Salvatore Mangione (this is Salvo’s registered birth name) was born in Leonforte in Sicily in 1947 and died in Turin in 2015. The first stage of his work in the ‘70s was strictly conceptual, in line with the widespread trend of the time. But developing a kind of narcissistic self-celebration, he began to compare himself in photomontages with other figures, including the great masters of the past like Raphael, or to carve sentences in marble like the famous “I am the best”.
It is through these confrontations with the history of art that Salvo, already in the ‘70s, returned definitively to painting, anticipating that great international movement (with the Italian Transavanguardia and the German New Savages) which constituted a counter-revolution to conceptualism. St. Martin and the poor man (1973) d’aprés El Greco, which he exhibited in 1974 at the MuseoWallraf-Richardtz in Cologne in a room containing Simone Martini, Lucas Cranach, Rembrandt, Cézanne, was a milestone, as was also St. George and the dragon (1974), d’aprés Raphael.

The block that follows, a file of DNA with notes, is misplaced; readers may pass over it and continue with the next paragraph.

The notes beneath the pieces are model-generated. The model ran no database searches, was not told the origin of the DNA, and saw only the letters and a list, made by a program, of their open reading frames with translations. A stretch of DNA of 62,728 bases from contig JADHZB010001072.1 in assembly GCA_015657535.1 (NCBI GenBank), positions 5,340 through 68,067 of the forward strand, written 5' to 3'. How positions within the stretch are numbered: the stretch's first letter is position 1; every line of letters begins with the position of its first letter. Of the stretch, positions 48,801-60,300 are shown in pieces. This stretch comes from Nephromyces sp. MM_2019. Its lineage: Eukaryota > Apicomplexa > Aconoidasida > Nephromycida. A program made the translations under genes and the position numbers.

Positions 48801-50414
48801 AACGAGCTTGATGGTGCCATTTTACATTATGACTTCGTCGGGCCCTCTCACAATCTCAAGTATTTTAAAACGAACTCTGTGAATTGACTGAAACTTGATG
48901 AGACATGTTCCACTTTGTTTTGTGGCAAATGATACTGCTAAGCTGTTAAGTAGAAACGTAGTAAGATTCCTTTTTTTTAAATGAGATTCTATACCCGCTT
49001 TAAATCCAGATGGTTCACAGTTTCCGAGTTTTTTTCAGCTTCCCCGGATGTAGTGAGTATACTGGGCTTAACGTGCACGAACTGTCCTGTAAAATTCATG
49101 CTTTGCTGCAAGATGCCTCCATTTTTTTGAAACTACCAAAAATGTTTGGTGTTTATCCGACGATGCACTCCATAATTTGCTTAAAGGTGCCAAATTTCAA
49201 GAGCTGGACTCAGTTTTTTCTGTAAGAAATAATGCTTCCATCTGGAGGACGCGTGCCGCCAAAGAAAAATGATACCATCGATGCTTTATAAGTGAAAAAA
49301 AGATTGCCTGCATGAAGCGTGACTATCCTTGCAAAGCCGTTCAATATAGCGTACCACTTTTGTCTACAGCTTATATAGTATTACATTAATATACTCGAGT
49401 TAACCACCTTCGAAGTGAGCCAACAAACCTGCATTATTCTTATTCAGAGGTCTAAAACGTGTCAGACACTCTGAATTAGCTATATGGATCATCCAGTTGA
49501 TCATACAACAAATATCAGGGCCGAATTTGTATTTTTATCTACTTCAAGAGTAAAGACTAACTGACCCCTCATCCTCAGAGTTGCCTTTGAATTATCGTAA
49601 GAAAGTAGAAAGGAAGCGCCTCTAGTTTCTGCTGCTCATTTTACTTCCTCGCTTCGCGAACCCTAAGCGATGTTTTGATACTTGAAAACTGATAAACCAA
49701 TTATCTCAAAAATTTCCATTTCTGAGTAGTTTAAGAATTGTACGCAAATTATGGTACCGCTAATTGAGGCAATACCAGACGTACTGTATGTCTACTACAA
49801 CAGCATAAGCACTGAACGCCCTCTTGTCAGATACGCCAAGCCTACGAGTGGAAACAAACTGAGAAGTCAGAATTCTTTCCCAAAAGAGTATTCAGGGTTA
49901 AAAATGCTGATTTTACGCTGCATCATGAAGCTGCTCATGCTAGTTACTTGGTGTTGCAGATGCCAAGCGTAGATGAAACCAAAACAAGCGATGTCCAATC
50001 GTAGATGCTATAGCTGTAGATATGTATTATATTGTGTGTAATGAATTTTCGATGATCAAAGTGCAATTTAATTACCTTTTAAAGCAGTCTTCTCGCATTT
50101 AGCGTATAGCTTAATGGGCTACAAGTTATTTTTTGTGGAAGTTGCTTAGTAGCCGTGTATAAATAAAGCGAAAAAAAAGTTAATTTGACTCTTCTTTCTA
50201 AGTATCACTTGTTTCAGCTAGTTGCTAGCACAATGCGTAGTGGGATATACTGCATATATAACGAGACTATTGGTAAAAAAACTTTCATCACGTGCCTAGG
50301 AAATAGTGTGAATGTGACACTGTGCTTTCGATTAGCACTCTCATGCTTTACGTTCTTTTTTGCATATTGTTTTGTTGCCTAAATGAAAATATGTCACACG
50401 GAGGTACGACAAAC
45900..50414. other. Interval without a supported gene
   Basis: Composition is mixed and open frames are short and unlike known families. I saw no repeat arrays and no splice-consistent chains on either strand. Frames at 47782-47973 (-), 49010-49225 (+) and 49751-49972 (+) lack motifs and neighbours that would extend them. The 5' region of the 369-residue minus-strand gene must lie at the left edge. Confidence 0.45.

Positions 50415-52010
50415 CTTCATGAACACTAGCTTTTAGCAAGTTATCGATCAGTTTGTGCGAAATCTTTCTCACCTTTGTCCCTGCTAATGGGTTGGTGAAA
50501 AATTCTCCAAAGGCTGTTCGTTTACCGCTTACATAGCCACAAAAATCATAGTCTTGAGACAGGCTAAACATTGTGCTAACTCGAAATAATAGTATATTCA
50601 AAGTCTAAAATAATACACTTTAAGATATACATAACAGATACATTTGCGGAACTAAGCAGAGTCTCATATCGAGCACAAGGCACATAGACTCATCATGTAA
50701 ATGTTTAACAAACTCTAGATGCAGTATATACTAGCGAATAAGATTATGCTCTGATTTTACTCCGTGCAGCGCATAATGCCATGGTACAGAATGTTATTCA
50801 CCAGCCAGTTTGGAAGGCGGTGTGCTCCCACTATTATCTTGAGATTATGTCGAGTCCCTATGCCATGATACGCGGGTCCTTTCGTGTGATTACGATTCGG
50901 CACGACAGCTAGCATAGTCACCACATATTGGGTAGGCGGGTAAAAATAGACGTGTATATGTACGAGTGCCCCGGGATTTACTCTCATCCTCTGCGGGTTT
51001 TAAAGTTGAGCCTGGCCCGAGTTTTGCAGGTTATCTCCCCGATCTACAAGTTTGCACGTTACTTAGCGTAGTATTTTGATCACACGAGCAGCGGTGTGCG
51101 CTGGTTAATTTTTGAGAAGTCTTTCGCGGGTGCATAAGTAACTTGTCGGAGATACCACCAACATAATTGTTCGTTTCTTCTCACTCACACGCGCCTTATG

But it is since 1980 that Salvo has fully developed his mature style, definitively turning to painting and the style which has characterized him since then. He mostly produces landscapes, often originating from real places but treated with a primitive approach, with little Giottoesque trees painted with a rich color-scheme which varies from pastel colors to acid tones and thus transformed into unreal, dream landscapes.
The works of Salvo, above all the paintings, have a rich market and enjoy a good number of exchanges. The paintings done from the mid-‘70s to the mid-‘80s rarely fall below 50,000 euros, with peaks even over 150,000 euros.